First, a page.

Muni Ladies preach proper bus behavior

Two genteel ladies were leaving their downtown office on a shopping jaunt when an overzealous Muni passenger began shoving anyone standing between him and a potential seat.

The ladies were nearly knocked out of their high heels, but their sense of decorum remained steely as ever.

One turned to the other and uttered the prophetic line, “Someone really needs to craft some manners for the Muni.”

Days later in May, was born and so were the ladies’ alter egos: Muni Lady 01 and Muni Lady 02.

While poor hygiene, loud singing, nose picking and other boorish behavior would make any other transit rider turn up his or her iPod and look at his or her shoes, the Muni Ladies seek to gently educate offenders.

“Most of the transit blogs out there were rants, and we thought we could offer something positive,” Muni Lady 01 said. “We’re feeling the impact of ridership at an all-time high. Gas prices are through the roof and we need some rules of the road.”

Their efforts have struck a chord.

While the blog takes on etiquette breaches on Bay Area transit, it has become a hit with riders across the world.

In five weeks, people in 39 states and 19 countries have logged onto Muni Manners.

The Muni Ladies demur when asked for their names, revealing only that they are high-tech marketing co-workers in their 30s. They’re both longtime Bay Area residents who live in the Noe Valley-Mission-Castro areas and ride transit daily.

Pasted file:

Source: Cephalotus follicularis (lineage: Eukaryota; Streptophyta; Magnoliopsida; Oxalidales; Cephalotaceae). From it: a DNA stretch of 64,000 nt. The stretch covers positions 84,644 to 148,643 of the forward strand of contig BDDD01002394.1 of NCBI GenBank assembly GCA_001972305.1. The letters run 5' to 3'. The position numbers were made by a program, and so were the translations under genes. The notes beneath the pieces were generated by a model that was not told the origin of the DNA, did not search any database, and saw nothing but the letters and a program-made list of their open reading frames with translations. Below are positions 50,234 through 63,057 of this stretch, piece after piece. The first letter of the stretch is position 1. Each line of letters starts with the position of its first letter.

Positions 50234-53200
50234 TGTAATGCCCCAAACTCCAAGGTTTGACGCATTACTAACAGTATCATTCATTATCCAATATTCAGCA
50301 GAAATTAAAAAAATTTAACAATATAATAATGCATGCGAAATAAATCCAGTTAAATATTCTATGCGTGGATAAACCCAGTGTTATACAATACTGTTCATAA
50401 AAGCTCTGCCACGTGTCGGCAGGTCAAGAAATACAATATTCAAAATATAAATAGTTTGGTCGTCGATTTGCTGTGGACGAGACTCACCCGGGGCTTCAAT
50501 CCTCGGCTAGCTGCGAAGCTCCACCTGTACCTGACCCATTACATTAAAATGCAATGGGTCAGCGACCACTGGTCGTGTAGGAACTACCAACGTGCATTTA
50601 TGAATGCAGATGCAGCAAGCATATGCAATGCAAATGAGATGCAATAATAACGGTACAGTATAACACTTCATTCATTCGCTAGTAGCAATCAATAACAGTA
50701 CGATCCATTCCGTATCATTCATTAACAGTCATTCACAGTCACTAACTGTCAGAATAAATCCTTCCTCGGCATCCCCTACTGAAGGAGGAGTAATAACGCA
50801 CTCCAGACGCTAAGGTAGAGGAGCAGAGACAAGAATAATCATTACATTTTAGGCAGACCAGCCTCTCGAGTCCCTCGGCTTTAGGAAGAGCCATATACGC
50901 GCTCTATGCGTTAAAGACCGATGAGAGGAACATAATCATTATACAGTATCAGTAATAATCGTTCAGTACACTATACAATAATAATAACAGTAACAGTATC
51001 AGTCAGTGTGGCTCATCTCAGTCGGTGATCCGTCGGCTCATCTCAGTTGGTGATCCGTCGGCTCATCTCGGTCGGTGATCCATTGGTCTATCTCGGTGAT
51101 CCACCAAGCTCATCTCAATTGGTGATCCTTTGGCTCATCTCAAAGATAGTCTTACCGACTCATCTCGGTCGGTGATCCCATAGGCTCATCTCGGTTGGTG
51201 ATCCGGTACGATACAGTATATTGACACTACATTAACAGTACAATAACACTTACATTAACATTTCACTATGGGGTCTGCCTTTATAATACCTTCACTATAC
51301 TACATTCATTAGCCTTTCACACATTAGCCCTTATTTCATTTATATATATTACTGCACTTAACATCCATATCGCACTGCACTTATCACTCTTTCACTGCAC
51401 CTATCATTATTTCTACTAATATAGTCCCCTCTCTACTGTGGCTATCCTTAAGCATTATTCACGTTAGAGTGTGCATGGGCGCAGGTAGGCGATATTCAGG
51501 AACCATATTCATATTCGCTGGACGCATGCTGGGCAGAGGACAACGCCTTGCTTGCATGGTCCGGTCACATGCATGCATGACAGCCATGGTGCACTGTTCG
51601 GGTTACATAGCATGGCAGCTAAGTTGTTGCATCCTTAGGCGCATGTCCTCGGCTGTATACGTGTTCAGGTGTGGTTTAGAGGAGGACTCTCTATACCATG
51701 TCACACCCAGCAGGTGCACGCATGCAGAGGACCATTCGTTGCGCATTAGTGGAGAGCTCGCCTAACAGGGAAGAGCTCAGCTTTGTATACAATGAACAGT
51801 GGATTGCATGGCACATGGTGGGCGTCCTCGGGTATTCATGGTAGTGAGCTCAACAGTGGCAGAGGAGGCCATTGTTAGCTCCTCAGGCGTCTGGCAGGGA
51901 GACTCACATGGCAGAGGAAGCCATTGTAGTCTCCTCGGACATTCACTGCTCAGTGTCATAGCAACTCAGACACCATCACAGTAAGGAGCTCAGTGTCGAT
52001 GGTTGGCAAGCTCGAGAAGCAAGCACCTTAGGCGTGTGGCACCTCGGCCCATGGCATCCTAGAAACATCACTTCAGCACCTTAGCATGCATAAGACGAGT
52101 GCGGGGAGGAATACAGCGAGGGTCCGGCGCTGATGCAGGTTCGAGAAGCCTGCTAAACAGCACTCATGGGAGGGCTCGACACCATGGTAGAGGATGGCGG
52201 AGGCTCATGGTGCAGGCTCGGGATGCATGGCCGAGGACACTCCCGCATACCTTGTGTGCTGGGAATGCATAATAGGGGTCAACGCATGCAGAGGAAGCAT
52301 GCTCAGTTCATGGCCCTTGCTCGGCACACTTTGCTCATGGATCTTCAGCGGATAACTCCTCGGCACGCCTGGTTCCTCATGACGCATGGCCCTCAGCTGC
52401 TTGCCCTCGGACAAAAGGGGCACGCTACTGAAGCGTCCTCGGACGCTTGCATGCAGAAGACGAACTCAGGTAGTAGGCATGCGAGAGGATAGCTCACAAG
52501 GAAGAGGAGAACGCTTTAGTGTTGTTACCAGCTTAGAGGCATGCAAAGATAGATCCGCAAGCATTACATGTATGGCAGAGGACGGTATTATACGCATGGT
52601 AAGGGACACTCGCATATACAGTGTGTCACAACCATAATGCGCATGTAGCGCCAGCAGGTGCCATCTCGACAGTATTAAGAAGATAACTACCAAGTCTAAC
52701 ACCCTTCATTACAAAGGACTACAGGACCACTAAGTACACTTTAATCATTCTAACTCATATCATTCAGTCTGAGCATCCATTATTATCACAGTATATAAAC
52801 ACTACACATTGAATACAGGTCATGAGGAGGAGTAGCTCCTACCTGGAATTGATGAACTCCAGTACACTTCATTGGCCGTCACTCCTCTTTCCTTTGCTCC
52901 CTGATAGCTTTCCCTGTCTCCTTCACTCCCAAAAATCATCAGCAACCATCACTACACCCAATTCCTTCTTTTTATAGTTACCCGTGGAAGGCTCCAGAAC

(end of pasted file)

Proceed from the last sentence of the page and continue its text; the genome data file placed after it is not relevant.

In addition to posts from the Ladies commending politeness and correcting rudeness, readers are quick to offer sensibility-offending anecdotes from their own rides.

“By far the biggest infractions are entering and exiting the train, not minimizing cell phone use and not giving your seat to a more deserving rider,” Muni Lady 01 said.

Although no line’s riders are immune to bad manners, the Ladies say cell phone junkies tend to be more prevalent where the reception is better — on surface trains and buses. BART riders, on the other hand, are most likely to annoy fellow passengers with open-mouthed snoring. Muni lines around Union Square and Chinatown are crowded and filled with shoppers, so improper shopping-bag etiquette flourishes.

“We’d like to see manners and decorum improve on every line in The City,” Muni Lady 02 said.

Muni spokesman Judson True said the Web site contains a posting he would take to heart.

“I take it as a good personal reminder not to sing while I’m listening to my iPod,” True said. “Especially since I’m tone-deaf.”

“Muni is a microcosm of urban life,” he said. “Any civilizing influence is welcome.”

Muni manners in action

The Muni Ladies have compiled a list of acceptable behavior on transit vehicles.

– Always let exiting passengers leave the train or bus before you board. 

– Keep cell phone use to a minimum when riding public transportation. 

– Allow a modest distance when standing above passengers who are seated. 

– If you are young or able-bodied, give up your seat to someone who isn’t. 

– Don’t rely on others to pick up after you — always dispose of your waste. 

– Avoid using your fingers to unblock nasal obstructions. 

– Stay alert and awake on transit vehicles to limit unwanted body contact and avoid blocking fellow passengers. 

– Help save space and avoid jostling others by properly stowing your bags. 

– Avoid subjecting fellow passengers to unsolicited serenades.


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